Law

Center for Practice

Earn enriching and convenient Continuing Legal Education credits, and connect with up-and-coming legal professionals, at Cincinnati Law. 

At Cincinnati Law’s Center for Practice, established in 2001, you can take advantage of both curricular and extra-curricular opportunities to hone your professional skills and build your network. Our offerings include training in:

  • client interviewing and counseling
  • decision analysis
  • trial advocacy and presentation skills
  • negotiation
  • mediation
  • mediation advocacy

We are also proud to provide multiple pathways that connect the academy—and today’s students— with legal practitioners.

Because our courses, workshops and other programs draw on insights from a range of disciplines and expert practitioners, we can help you refine professional legal skills both through class work and real-world experiences.

Our interdisciplinary approach highlights our deep and rich collaborations with experts in:

  • psychology
  • economics
  • communication
  • rhetoric
  • decision analysis
  • negotiation
  • dispute resolution
  • best practices

We make the most of Cincinnati’s urban environment and the University’s vast institutional research expertise so that you can interact and work with representatives from leading law firms, businesses and civic organizations.

Student Experiences

At Cincinnati Law, we believe that a well-rounded legal education will serve all legal practitioners, whether or not they become litigators.

While the public’s general understanding of the legal system typically revolves around filing a lawsuit, making arguments and legal motions, exchanging information through discovery, trials and appeals, the truth is that litigation is one of a range of ways disputes can be resolved.

That is why we know that no matter your career goals, you and your clients will benefit from your knowledge about the ins and outs of litigation, which Cincinnati Law offers through courses as well as impactful experiential opportunities.

We also know that most litigated cases never go to trial. Most are resolved through Alternative Dispute Resolution (ADR), which includes direct negotiation, mediation and arbitration, typically done with legal assistance and advice.

Here’s a general primer on ADR:

Mediation: A neutral mediator assists the parties' efforts to reach a settlement, but does not have binding decision-making power.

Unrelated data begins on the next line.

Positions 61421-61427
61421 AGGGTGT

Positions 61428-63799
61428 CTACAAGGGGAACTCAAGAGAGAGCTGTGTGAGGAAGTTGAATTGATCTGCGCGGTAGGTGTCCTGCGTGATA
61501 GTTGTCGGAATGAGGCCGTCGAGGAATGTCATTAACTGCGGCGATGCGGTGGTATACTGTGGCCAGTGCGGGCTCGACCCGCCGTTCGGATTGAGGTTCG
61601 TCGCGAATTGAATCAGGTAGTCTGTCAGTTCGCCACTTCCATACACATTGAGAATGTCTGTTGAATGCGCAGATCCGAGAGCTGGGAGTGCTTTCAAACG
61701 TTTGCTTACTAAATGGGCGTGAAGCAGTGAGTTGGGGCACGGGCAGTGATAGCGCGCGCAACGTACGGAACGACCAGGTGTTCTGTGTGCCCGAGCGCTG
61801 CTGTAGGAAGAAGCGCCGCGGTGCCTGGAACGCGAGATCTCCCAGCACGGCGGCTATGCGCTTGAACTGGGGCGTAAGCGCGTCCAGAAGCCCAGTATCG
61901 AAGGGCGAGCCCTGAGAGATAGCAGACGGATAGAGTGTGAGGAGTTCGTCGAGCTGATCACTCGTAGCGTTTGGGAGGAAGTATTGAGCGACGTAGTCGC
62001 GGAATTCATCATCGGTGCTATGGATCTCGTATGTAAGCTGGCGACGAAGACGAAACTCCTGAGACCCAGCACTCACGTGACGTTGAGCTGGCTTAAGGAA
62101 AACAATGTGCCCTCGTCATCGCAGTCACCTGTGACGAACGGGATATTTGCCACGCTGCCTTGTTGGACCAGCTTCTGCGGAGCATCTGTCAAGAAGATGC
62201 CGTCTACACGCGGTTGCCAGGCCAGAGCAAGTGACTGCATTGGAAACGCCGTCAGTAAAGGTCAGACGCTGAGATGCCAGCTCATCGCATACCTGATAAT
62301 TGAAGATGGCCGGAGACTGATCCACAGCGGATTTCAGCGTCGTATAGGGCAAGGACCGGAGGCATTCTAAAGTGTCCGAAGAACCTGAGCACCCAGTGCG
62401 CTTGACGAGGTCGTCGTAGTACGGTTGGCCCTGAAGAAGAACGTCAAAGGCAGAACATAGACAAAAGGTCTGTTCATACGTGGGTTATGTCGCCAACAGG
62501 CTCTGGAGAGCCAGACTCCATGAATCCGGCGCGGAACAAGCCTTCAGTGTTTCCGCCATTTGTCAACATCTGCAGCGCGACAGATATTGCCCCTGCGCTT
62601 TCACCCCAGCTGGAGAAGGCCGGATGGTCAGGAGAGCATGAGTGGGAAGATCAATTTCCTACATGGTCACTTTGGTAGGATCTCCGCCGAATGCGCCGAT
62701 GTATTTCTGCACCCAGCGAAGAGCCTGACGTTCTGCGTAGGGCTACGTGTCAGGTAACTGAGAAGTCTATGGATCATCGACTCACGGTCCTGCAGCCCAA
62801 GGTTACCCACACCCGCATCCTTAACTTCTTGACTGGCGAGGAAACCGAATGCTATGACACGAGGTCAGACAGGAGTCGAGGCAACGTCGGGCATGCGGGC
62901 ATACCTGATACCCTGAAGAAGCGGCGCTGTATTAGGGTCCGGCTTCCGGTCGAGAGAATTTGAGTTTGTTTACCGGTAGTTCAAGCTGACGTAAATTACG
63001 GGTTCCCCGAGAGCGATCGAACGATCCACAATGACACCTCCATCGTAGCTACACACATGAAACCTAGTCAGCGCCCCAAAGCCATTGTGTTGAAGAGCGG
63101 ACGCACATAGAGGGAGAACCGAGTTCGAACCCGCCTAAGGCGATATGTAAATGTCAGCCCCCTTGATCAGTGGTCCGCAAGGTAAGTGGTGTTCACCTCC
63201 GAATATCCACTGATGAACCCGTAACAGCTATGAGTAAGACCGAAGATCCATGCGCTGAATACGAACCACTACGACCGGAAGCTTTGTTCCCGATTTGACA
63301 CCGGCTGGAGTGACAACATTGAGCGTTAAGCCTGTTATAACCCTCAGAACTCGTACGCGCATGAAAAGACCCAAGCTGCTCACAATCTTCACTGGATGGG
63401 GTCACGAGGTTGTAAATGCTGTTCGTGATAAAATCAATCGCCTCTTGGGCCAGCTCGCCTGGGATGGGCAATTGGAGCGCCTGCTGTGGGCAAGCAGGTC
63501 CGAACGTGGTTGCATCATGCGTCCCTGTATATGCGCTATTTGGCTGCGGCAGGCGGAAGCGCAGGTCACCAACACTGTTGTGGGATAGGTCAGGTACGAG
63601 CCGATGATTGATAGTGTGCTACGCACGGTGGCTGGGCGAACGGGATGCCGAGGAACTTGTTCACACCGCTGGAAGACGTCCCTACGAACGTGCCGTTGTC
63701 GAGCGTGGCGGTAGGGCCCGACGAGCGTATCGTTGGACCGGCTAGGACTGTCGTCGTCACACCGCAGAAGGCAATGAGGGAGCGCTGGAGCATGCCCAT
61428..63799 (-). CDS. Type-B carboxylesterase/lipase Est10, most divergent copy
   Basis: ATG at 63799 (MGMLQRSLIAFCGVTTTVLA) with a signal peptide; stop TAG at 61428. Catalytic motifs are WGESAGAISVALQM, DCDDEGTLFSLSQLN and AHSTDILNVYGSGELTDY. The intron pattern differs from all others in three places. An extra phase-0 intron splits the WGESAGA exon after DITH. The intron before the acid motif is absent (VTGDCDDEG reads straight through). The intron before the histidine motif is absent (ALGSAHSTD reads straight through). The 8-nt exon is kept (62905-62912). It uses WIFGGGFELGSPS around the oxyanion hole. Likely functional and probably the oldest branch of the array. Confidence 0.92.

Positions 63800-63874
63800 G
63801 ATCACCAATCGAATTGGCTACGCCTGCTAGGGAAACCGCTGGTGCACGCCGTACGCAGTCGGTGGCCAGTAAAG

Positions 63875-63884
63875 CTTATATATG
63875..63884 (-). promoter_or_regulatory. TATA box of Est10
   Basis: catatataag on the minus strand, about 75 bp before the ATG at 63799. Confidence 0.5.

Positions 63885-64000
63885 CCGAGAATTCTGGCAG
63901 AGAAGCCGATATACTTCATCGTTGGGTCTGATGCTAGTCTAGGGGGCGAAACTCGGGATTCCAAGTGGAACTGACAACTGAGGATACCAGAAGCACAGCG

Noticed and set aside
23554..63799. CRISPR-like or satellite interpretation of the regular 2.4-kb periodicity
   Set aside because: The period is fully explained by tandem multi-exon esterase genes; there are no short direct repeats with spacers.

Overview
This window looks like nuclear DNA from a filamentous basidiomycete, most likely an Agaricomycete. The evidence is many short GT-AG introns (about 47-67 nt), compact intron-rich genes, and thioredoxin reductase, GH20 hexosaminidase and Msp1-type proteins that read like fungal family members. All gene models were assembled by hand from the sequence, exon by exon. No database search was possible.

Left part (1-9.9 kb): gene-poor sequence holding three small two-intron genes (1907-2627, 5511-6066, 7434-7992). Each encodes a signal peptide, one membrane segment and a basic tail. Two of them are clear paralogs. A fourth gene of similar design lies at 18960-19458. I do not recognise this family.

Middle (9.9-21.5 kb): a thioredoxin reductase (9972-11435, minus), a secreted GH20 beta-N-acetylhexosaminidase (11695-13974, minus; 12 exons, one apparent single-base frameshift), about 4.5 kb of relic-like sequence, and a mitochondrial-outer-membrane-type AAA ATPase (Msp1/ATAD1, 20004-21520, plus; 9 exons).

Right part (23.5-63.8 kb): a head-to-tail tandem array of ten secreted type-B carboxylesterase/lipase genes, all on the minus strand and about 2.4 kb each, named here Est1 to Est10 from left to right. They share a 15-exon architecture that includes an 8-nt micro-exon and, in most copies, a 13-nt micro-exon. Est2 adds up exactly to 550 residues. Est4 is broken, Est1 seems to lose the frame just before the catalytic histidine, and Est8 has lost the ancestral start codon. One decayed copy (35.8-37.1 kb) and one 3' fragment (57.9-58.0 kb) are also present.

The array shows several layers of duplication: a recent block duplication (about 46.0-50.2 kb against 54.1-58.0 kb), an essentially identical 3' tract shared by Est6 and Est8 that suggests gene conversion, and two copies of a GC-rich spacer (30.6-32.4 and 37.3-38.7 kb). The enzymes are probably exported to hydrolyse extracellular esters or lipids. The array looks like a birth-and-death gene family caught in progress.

Arbitration: A relatively informal adjudicative process in which the arbitrator's decision is usually binding.

A wide range of contracts can include mandatory mediation or arbitration provisions, and many court-related programs offer one or more forms of ADR.

If you’re interested in pursuing litigation or ADR, set up a time to meet with faculty and Center for Professional Development staff to plan your classes and experiential strategy. 

The University of Cincinnati College of Law offers a general trial practice course every semester, taught by faculty with extensive experience in the courtroom and the classroom. Interdisciplinary insight from communication science, theater, and psychology inform the way we teach trial strategy – how to build a “theory of the case” and shape persuasive narratives through opening and closings statements and witness examination. In addition to thorough grounding in all aspects of trial practice, students receive intensive individual coaching throughout the course.

The fall semester Trial Practice Competition course is designed for trial practice team students, selected through the tryouts the previous spring. This course includes an Ohio fall competition exercise with an eye toward readiness for national competitions in future semesters.

The spring semester course similarly draws upon proven strategies for persuasive trial presentation and provides individual instruction and feedback but does not require participation in an inter-school competition. In some years, the UC College of Law’s trial practice course focuses on criminal defense and prosecution contexts.

UC Law also offers related and advanced courses that teach students how to prepare witnesses, work with experts, and conduct pre-trial discovery.

Cincinnati Law offers you a wide range of options to help you build skills in litigation, mediation, negotiation and dispute resolution. Our simulated and real-world experiences help prepare you to practice as litigators and ADR practitioners.

They include:

  • American Bar Association-sponsored competitions in Negotiation and other transactional or subject-matter specific negotiation competitions.
  • Cincinnati Law’s Trial Practice Team national and regional competitions
  • Cincinnati Law Clinics and Centers
  • Judicial externships with the U.S. District Court, the Ohio Court of Common Pleas, or other courts with criminal jurisdiction
  • Legal externships with a prosecutor or defense organization or the Sixth Circuit Mediation Office.

3Ls:

In your third year, if you have completed at least 60 credit hours toward graduation, you can obtain an intern’s license, which allows you to practice in court under the supervision of a prosecutor or defense lawyer. This expands your pre-graduation practice options to include:

  • The Indigent Defense Clinic, where you can represent clients charged with misdemeanors and felonies in Hamilton County
  • Part-time law firm work (available in your second and third years many of the 800 Greater Cincinnati law firms)
  • Volunteer opportunities with organizations, including the Ohio Justice and Policy Center (if you perform 15 or more hours of volunteer legal work, we will not it on your official transcript)